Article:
Workers in the North East argue that those in the North West earn more than them, prompting pay disputes and walkouts, over the last month.
Two-week strikes had already been staged however a continuous walkout began on 28 October. Negotiations on 6 November between Go North and Unite ended after 4 hours, with Unite walking out.
Unite have demanded for a pay increase every six months, starting with a 13% increase to drivers’ wages. In July last year, Go North East increased their drivers’ pay by 10%. Combined with their latest offer of a 10.3% increase, drivers will have had a 20% pay rise in just over a year.
Go North East claim that this new pay offer would make the drivers the best-paid in the region, with those working a 41-hour week on track to earn £30,000 per year. Unite has recommended that its workers reject this pay offer.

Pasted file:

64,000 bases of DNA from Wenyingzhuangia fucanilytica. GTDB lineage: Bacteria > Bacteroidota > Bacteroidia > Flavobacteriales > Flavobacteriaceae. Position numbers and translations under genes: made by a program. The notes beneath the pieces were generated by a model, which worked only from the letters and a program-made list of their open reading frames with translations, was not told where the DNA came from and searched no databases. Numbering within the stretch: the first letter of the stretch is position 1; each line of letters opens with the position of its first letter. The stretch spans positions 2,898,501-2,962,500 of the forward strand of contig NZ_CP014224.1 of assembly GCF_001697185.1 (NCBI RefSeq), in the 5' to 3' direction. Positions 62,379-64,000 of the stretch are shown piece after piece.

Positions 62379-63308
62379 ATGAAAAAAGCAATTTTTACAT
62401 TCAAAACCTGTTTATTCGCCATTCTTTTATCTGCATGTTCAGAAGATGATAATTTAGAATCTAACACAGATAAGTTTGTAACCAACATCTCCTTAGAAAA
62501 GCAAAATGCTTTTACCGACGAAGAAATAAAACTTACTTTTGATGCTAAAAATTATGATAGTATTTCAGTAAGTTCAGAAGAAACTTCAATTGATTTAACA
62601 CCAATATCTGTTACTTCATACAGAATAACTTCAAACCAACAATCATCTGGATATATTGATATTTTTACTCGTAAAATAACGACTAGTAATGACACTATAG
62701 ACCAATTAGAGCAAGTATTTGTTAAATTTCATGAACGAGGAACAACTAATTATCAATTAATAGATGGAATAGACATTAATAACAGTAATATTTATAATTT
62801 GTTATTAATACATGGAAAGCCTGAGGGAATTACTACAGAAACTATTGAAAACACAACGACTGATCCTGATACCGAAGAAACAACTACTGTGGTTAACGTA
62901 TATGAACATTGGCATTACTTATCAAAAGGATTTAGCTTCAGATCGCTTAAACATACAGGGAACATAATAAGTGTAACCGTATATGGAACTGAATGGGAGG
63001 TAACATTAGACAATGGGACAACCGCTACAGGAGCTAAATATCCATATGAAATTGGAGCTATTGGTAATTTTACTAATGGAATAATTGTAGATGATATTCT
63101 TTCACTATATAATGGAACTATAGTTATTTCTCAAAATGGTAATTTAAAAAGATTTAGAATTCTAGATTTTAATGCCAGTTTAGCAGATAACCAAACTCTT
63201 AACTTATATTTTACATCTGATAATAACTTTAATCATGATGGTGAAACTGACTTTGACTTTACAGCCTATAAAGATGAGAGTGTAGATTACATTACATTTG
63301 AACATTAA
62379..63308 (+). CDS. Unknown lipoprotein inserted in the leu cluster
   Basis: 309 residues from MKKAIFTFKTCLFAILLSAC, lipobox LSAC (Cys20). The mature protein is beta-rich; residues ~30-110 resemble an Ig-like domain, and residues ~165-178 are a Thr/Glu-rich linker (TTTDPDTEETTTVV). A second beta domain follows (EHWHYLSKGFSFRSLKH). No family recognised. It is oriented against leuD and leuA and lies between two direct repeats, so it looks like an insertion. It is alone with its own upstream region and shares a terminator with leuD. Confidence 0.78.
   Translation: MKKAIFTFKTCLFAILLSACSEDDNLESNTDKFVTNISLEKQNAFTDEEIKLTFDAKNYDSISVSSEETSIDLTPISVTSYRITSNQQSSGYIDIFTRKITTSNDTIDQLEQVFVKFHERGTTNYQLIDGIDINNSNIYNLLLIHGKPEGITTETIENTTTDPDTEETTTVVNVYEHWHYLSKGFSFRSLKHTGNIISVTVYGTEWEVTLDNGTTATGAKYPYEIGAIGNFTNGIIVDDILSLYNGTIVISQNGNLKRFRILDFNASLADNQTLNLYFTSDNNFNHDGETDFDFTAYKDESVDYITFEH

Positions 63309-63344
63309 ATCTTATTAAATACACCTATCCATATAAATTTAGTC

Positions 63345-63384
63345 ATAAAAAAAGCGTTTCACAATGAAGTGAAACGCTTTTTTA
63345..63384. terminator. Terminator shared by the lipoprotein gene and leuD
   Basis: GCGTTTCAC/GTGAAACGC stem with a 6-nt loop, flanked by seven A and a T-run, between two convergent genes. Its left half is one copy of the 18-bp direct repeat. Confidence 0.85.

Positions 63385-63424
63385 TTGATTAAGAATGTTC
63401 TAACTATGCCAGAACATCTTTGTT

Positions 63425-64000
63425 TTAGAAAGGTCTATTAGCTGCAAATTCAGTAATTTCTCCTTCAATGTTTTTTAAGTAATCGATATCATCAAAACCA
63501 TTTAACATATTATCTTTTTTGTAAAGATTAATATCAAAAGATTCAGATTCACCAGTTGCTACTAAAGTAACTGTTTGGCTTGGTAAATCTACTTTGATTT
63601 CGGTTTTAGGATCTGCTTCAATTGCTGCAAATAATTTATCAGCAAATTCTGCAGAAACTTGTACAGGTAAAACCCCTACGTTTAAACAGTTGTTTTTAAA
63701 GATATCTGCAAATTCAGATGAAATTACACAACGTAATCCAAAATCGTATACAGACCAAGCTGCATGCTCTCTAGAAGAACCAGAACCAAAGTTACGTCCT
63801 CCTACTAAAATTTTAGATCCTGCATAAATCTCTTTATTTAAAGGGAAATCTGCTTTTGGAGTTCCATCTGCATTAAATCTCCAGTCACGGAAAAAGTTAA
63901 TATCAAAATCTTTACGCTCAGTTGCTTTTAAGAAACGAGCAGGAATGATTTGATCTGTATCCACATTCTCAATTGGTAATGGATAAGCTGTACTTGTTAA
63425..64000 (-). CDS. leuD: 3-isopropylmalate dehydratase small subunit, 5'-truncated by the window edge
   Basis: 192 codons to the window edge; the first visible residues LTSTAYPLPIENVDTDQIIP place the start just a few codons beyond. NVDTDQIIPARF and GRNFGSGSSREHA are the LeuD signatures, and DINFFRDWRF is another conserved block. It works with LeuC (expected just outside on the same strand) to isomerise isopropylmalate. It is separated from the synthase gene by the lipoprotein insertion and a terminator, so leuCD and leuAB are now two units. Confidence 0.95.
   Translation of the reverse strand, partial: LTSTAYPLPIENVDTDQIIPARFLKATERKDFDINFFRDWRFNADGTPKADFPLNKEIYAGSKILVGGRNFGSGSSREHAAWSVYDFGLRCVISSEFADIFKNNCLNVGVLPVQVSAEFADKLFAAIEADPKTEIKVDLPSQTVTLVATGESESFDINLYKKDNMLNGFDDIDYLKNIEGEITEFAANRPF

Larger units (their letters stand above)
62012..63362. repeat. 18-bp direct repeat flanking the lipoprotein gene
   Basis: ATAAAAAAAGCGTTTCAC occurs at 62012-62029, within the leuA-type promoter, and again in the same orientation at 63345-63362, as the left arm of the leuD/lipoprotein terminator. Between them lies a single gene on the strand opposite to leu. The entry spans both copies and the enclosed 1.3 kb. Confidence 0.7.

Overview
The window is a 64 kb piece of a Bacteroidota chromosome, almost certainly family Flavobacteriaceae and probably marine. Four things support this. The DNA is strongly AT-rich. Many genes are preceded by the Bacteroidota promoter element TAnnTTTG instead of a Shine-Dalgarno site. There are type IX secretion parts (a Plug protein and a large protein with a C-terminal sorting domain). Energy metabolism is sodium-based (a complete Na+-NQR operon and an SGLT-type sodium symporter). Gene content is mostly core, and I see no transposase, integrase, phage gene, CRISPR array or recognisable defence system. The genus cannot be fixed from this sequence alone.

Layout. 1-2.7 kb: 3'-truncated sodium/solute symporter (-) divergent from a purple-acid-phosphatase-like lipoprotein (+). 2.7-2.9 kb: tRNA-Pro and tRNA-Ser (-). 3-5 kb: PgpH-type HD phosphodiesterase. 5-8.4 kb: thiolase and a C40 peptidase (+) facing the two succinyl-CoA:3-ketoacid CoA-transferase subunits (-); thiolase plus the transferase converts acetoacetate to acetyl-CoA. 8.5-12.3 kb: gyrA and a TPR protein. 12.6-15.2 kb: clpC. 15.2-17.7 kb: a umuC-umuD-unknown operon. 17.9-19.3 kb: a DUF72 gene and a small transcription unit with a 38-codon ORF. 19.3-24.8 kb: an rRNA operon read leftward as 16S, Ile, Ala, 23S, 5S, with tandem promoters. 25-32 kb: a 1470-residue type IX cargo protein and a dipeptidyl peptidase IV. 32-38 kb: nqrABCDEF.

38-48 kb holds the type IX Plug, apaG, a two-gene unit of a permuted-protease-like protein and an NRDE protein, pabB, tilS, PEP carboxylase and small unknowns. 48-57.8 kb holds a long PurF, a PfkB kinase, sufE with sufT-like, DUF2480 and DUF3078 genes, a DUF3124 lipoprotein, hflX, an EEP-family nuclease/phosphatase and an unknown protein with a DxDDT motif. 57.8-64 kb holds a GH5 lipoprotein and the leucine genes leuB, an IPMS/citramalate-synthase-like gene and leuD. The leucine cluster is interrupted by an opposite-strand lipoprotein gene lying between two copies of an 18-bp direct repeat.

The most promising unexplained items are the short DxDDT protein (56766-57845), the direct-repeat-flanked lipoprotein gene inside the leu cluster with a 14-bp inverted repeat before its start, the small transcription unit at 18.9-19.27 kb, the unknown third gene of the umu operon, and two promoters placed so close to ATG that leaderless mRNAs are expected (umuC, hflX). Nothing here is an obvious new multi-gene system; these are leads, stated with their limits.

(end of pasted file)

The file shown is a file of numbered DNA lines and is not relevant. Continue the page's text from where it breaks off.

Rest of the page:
Whilst the strikes continue, the bus company has pledged to operate more than 80 buses this week, prioritising journeys covering vital school, hospital, and works services.
These services include school buses in Durham, the NHS Hopper carrying hospital staff between the RVI and Freeman hospitals, and the 327 linking Newcastle city centre and DFDS ferry terminal.
Office workers and managers with bus driving licenses have been filling the place of striking workers during this time.
Go North East business director, Ben Maxfield, stated “our responsibility is to put the best possible offer on the table to try to prevent a strike. This is what we have done.”
Depots affected are Consett, Gateshead, Hexham, Percy Main, Sunderland, and Washington. During this disruption, Go North East season tickets will be accepted on Metro services, as well as Arriva and Stagecoach North East bus services.